Measures other than carbon pricing are in any case necessary to bring about the required transformation of the energy sector[v].  And while carbon prices remain too low there will be an even greater need for such approaches, even if these may sometimes themselves help keep the carbon price low.  Funds to subsidise deployment of low carbon technologies may come from the proceeds of carbon pricing, especially in jurisdictions such as North America where earmarking of revenues is common.

The spread of carbon pricing is a success story, but a limited one in view of the prices prevailing to date.  Efforts both to strengthen the carbon price and enhance complementary policy approaches are needed if climate change is to be limited to acceptable levels.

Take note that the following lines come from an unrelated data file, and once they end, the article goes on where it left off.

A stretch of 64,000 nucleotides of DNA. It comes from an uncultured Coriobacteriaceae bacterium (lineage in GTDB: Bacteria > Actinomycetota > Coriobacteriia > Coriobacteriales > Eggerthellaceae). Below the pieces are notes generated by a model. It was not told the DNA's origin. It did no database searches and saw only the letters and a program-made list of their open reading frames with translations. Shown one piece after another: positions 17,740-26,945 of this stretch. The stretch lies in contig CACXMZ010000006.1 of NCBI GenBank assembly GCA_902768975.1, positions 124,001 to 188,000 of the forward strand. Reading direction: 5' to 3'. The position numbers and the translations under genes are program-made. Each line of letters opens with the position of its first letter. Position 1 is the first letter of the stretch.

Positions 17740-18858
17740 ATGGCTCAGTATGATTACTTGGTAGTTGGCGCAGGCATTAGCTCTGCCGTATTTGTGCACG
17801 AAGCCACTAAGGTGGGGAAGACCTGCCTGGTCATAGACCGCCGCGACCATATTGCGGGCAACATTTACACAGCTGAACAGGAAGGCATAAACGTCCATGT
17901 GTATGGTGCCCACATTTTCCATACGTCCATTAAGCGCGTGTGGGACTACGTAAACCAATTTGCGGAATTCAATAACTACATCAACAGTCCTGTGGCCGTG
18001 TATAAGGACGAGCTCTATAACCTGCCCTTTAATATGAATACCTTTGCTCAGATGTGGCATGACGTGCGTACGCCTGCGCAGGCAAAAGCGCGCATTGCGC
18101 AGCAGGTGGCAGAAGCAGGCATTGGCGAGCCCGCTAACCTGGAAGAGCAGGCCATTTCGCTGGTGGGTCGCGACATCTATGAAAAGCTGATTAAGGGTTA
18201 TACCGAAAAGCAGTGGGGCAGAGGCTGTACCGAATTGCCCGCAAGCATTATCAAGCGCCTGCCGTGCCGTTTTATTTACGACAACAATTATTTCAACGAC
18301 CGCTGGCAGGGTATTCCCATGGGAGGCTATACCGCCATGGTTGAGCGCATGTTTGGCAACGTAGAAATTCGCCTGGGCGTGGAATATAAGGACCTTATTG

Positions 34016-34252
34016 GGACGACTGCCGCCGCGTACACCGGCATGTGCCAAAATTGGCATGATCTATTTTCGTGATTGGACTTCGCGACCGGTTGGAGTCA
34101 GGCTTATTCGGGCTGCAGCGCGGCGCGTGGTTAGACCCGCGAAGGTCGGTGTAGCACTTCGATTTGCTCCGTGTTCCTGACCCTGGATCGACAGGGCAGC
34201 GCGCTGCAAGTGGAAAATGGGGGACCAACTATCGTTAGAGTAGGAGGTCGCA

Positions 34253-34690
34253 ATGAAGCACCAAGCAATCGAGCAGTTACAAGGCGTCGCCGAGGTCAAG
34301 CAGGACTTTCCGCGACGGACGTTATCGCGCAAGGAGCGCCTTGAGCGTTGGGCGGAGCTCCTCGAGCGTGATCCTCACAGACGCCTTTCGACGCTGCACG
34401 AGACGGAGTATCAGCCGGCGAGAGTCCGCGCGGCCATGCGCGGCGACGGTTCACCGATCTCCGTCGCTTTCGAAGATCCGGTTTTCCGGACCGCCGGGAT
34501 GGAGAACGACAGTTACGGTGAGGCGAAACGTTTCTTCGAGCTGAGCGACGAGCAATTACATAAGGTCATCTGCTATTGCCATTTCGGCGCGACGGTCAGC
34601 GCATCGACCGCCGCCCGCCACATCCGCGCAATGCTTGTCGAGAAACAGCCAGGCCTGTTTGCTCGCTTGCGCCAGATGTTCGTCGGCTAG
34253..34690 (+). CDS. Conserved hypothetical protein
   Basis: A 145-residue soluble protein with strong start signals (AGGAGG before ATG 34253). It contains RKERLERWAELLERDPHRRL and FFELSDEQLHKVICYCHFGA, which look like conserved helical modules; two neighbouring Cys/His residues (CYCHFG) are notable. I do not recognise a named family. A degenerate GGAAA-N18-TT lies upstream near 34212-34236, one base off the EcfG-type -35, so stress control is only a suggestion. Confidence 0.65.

Adam Whitmore – 2nd June 2015

 

Notes

[i] See  here

[ii] See  here

[iii] The marginal price signal is at too low a level, so some economically efficient abatement is not being signalled.  It is possible that an inefficient mix of abatement is being purchased, even though the level of abatement is efficient.  This could be the case if, for example, there was too much expensive abatement through renewables programmes.  However for a number of reasons this does not seem plausible.  For example, abatement is currently insufficient to meet the agreed 2 degree target, and support for renewables globally is clearly not excessive in view of their present share of generation and the required speed of reduction (although it may well be desirable for more of the support to be in the form of a higher carbon price on fossil fuel use).

 

[iv] Escalating the current carbon price at 5% real terms to 2050 gives a price of about $74/tCO2, roughly in line with the EPA’s central estimate of the Social Cost of Carbon at that date of 2011$76/tCO2.

[v] See here